The Question of Technical Debt

Not too long ago, I came across an interesting blog post by the former CTO of Etsy, Kellan Elliott-McCrea, which made me rethink my understanding and approach to the concept of technical debt. In it, he opined that technical debt doesn’t really exist and it’s an overused term. While specifically referencing code in his discussion, he makes some valid points that can be applied to information security and IT infrastructure.

In the post, he credits Peter Norvig with the quote, “All code is liability.” This echoes Nicholas Carr’s belief in the increased risk that arises from infrastructure technology due to the decreased advantage as it becomes more pervasive and non-proprietary.

When a resource becomes essential to competition but inconsequential to strategy, the risks it creates become more important than the advantages it provides. Think of electricity. Today, no company builds its business strategy around its electricity usage, but even a brief lapse in supply can be devastating…..

Over the years, I’ve collected a fair amount of “war stories” about less than optimal application deployments and infrastructure configurations. Too often, I’ve seen things that make me want to curl up in a fetal position beneath my desk. Web developers failing to close connections or set timeouts to back-end databases, causing horrible latency. STP misconfigurations resulting in network core meltdowns. Data centers built under bathrooms or network hub sites using window unit air conditioners. Critical production equipment that’s end-of-life or not even under support. But is this really technical debt or just the way of doing business in our modern world?

Life is messy and always a “development” project. Maybe the main reason DevOps has gathered such momentum in the IT world is because it reflects the constantly evolving, always shifting, nature of existence. In the real world, there is no greenfield. Every enterprise struggles to find the time and resources for ongoing maintenance, upgrades and improvements. As Elliott-McCrea so beautifully expresses, maybe our need to label this state of affairs as atypical is a cop-out. By turning this daily challenge into something momentous, we make it worse. We accuse the previous leadership and engineering staff  of incompetence. We come to believe that the problem will be fully eradicated through the addition of the latest miracle product. Or we invite some high-priced process junkies in to provide recommendations which often result in inertia.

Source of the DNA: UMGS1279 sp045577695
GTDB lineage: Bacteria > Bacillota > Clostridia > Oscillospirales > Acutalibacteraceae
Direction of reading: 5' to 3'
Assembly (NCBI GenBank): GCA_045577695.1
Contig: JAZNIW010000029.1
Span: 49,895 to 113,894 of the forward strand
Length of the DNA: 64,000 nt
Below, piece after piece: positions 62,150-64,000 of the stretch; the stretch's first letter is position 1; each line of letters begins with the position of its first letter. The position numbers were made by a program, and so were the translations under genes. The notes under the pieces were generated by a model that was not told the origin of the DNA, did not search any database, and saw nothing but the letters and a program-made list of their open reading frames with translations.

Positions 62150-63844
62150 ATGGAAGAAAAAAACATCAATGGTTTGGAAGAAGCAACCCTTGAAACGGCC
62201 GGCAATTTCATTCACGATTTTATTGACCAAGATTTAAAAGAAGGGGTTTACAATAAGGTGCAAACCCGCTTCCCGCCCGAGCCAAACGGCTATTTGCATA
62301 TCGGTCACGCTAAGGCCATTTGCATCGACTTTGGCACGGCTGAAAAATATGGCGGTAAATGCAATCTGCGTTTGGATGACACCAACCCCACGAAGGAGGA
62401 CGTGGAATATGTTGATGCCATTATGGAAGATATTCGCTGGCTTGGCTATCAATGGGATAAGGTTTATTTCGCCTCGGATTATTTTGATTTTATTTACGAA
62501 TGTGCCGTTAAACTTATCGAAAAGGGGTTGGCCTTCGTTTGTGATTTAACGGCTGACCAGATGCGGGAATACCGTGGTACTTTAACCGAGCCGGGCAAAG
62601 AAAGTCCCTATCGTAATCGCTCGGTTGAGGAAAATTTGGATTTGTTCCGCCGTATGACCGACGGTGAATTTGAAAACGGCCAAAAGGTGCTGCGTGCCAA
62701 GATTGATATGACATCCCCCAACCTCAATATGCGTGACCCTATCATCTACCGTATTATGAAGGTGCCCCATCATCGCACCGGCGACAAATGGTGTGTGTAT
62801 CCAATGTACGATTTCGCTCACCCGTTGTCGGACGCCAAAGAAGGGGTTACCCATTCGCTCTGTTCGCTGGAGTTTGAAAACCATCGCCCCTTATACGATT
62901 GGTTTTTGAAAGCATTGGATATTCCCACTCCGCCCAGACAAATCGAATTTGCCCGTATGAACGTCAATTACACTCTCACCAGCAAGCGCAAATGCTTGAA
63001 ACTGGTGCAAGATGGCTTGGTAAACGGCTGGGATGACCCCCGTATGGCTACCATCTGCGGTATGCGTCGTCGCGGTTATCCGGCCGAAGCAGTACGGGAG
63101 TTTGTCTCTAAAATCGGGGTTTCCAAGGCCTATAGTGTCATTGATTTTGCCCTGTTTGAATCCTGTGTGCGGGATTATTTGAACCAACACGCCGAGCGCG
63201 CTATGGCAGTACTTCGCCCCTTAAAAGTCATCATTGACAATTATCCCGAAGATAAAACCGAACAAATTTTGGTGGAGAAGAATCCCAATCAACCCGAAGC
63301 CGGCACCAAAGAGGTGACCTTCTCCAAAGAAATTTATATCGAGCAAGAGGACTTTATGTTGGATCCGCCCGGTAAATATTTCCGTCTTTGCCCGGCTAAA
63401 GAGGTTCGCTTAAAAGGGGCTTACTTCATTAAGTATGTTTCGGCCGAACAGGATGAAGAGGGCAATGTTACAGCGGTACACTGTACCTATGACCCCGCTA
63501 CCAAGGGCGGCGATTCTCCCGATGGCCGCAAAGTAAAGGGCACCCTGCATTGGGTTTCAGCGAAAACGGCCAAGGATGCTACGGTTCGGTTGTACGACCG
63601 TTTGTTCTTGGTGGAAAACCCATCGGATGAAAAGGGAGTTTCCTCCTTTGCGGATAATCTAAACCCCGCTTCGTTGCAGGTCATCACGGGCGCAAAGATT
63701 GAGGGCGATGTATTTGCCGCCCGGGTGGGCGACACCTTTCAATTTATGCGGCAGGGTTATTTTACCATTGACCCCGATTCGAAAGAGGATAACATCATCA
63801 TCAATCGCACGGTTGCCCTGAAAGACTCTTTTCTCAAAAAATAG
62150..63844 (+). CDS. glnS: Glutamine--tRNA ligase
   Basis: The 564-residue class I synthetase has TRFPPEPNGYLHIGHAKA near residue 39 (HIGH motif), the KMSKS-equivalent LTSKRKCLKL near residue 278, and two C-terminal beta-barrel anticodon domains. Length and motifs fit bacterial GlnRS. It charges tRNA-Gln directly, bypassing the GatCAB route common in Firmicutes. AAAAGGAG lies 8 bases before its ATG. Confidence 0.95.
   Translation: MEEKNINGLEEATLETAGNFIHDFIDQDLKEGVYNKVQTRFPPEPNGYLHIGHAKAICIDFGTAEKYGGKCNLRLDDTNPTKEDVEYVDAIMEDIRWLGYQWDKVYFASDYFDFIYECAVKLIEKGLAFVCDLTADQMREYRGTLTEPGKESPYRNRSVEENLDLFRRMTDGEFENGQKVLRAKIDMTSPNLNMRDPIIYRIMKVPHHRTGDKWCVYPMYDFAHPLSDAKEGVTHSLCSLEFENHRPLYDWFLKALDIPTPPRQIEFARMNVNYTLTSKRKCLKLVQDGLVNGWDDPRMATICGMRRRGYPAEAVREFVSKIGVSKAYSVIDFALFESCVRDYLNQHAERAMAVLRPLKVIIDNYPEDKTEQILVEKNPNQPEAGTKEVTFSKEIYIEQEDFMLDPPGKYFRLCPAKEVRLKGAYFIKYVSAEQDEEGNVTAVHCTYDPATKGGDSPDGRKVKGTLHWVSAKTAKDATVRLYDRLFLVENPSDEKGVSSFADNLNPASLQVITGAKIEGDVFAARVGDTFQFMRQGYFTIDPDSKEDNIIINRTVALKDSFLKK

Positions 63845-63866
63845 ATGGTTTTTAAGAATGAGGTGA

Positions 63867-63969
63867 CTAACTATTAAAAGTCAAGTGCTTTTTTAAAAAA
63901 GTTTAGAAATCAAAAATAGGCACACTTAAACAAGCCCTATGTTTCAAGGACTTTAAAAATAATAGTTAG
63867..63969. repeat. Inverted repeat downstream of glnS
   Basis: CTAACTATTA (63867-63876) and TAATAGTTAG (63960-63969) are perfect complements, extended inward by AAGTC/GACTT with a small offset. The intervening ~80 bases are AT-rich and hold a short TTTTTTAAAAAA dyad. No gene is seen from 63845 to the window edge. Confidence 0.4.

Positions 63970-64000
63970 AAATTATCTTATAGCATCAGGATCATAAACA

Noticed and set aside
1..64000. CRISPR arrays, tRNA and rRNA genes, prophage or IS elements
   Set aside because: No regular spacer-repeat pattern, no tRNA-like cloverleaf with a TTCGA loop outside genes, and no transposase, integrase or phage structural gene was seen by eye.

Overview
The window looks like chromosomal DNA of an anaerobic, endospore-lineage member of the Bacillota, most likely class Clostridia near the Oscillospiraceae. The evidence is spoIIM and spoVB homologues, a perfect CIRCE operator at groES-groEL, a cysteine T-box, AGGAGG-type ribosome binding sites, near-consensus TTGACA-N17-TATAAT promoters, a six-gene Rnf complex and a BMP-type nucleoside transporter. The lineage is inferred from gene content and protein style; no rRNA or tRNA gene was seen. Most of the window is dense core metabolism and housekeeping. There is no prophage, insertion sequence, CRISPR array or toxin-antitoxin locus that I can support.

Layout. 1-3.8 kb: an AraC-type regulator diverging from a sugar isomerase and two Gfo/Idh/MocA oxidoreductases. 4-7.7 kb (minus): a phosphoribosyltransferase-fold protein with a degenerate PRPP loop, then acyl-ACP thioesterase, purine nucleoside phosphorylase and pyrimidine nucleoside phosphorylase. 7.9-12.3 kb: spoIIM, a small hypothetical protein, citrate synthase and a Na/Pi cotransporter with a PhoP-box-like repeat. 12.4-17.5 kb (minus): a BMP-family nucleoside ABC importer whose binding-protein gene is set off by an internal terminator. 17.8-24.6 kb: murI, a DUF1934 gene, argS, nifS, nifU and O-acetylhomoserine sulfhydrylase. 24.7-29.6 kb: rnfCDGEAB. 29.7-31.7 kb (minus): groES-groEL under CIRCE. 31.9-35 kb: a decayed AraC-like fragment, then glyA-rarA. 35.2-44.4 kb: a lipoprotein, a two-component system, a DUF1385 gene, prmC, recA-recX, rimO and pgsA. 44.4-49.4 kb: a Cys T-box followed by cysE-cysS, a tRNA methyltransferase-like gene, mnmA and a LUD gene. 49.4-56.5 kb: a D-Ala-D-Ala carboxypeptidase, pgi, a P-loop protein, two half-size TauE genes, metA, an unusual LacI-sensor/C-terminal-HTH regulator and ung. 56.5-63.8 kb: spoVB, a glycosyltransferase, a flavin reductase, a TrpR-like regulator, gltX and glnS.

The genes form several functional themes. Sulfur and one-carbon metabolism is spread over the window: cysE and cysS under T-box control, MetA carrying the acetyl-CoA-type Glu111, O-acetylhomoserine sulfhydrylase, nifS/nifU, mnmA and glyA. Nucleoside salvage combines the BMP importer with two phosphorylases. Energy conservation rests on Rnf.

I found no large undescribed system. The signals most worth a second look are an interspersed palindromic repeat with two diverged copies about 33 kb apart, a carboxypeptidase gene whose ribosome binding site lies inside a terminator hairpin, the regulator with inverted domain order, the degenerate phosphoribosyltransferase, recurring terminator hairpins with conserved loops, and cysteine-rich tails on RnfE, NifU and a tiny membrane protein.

We end up pathologizing something which is normal, often casting an earlier team as bumbling. A characterization that easily returns to haunt us.

When we take it a step further and turn these conflations into a judgement on the intellect, professionalism, and hygiene of whomever came before us we inure ourselves to the lessons those people learned. Quickly we find ourselves in a situation where we’re undertaking major engineering projects without having correctly diagnosed what caused the issues we’re trying to solve (making recapitulating those issues likely) and having discarded the iteratively won knowledge that had allowed our organization to survive to date.

Maybe it’s time to drop the “blame game” by information security teams when evaluating our infrastructures and applications. Stop crying about technical debt, because there are legitimate explanations for the technology decisions made in our organizations and it’s generally not because someone was inept. We need to realize that IT environments aren’t static and will always be changing and growing. We must transform with them.

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